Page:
In-depth news, reviews, and analysis

The Cycle Life

Best Bikes

From roadies to 29ers, we pick five of the best new bikes and trends from Bike PressCamp 2013.

Testing the new Niner ROS9 at PressCamp. (Courtesy Niner Bikes)
Niner mountain bike mtb niner bikes ninerbikes ninerd pedaldamnit twentynine

From roadies to 29ers, we pick five of the best new bikes and trends from Bike PressCamp 2013.

Best in Show: Bike PressCamp 2013

In Park City, Utah, I attended PressCamp 2013, the bike industry's answer to the Sundance Film Festival, where nearly three dozen cycling manufacturers presented their latest gear and wares to a scrum of journalists. This show is not a full-spectrum event like InterBike, but the breadth of gear on offer gives a good sense of trends for 2014 and beyond. And much of the talk is centered around the comfort-performance category on the road (with an eye to the budding gravel grinder market), with increasing trickle-down of technology to more affordable parts. On the trail, the story is all about 27.5 (or 650B), which most in the industry agree is set to supplant 26. Here are a few of the most compelling new bikes we saw. Check back for component and soft goods highlights from Bike PressCamp in Episode 2.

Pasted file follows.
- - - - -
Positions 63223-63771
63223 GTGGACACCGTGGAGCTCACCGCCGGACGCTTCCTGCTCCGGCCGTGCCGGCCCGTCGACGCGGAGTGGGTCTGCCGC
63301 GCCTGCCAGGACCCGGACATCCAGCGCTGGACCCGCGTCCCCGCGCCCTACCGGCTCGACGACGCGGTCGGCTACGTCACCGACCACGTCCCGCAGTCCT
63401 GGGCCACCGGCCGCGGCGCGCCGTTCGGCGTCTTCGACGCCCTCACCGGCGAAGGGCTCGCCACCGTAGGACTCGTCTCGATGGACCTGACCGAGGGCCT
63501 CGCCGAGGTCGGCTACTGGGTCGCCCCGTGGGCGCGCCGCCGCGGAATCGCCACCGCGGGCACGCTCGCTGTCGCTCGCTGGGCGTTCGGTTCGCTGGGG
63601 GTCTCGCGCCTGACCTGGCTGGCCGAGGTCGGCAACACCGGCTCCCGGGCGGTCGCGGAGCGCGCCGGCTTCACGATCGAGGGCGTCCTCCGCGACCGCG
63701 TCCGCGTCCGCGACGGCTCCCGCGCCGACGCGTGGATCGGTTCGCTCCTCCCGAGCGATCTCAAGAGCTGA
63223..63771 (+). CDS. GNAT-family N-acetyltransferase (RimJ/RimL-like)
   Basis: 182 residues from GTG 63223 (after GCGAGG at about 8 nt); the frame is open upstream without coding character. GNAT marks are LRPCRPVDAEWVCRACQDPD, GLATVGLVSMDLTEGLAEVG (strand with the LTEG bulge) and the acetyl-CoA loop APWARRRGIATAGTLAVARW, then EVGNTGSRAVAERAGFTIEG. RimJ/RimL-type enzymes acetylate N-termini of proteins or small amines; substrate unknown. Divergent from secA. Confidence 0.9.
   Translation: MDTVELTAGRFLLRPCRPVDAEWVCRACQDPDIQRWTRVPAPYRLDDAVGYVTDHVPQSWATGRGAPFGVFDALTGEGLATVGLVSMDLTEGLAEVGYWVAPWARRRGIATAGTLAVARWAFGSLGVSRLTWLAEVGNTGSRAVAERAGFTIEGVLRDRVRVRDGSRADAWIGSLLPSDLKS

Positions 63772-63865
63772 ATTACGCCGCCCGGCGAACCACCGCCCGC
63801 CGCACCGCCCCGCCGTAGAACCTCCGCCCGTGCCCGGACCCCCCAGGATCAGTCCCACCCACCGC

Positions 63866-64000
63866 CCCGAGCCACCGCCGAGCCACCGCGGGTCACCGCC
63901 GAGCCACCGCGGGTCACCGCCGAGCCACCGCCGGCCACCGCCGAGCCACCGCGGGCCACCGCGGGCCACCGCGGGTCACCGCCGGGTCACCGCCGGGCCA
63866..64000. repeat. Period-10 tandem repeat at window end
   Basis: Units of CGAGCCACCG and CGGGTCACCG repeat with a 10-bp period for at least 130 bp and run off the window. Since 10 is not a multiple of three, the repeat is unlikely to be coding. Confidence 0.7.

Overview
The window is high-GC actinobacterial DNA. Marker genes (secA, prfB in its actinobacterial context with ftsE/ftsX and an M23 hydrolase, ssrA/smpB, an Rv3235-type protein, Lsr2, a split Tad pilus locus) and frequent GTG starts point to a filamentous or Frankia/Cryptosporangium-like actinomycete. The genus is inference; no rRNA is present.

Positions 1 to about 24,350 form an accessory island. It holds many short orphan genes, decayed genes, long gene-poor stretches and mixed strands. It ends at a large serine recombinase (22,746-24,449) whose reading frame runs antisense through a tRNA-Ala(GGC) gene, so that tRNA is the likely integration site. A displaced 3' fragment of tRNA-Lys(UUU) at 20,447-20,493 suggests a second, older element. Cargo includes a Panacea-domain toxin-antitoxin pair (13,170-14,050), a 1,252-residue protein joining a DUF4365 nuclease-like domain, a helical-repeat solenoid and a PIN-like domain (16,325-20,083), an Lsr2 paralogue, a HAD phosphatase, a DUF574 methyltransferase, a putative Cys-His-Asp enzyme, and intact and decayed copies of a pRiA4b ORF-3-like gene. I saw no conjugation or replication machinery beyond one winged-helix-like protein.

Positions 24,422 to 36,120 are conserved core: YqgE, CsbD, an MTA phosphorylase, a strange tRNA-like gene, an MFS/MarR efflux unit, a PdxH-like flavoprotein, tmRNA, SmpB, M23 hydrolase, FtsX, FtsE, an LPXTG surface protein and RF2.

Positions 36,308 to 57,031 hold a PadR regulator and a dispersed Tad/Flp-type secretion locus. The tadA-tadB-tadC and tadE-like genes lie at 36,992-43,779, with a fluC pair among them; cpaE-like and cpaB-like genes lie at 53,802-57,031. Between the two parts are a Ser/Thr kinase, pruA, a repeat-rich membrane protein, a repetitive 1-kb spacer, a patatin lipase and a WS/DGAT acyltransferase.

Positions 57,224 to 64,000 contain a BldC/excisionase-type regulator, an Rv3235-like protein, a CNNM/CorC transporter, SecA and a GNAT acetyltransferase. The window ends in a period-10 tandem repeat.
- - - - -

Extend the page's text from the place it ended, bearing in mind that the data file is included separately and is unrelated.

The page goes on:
Best in Show: GT Sensor and Force

From roadies to 29ers, we pick five of the best new bikes from Bike PressCamp 2013.

All Mountain, 27.5 M FORCE CARBON PRO M RAW/WHITE/BLUE

PressCamp reconfirmed that 27.5 (or 650B) is here to stay. Not only were most bike manufacturers showing once-26er models now upsized to 27.5, such as the Turner Flux and the Fezzari Timp Peak, but vendors of forks, wheels, and tires said that orders for 26-inch products have all but ceased.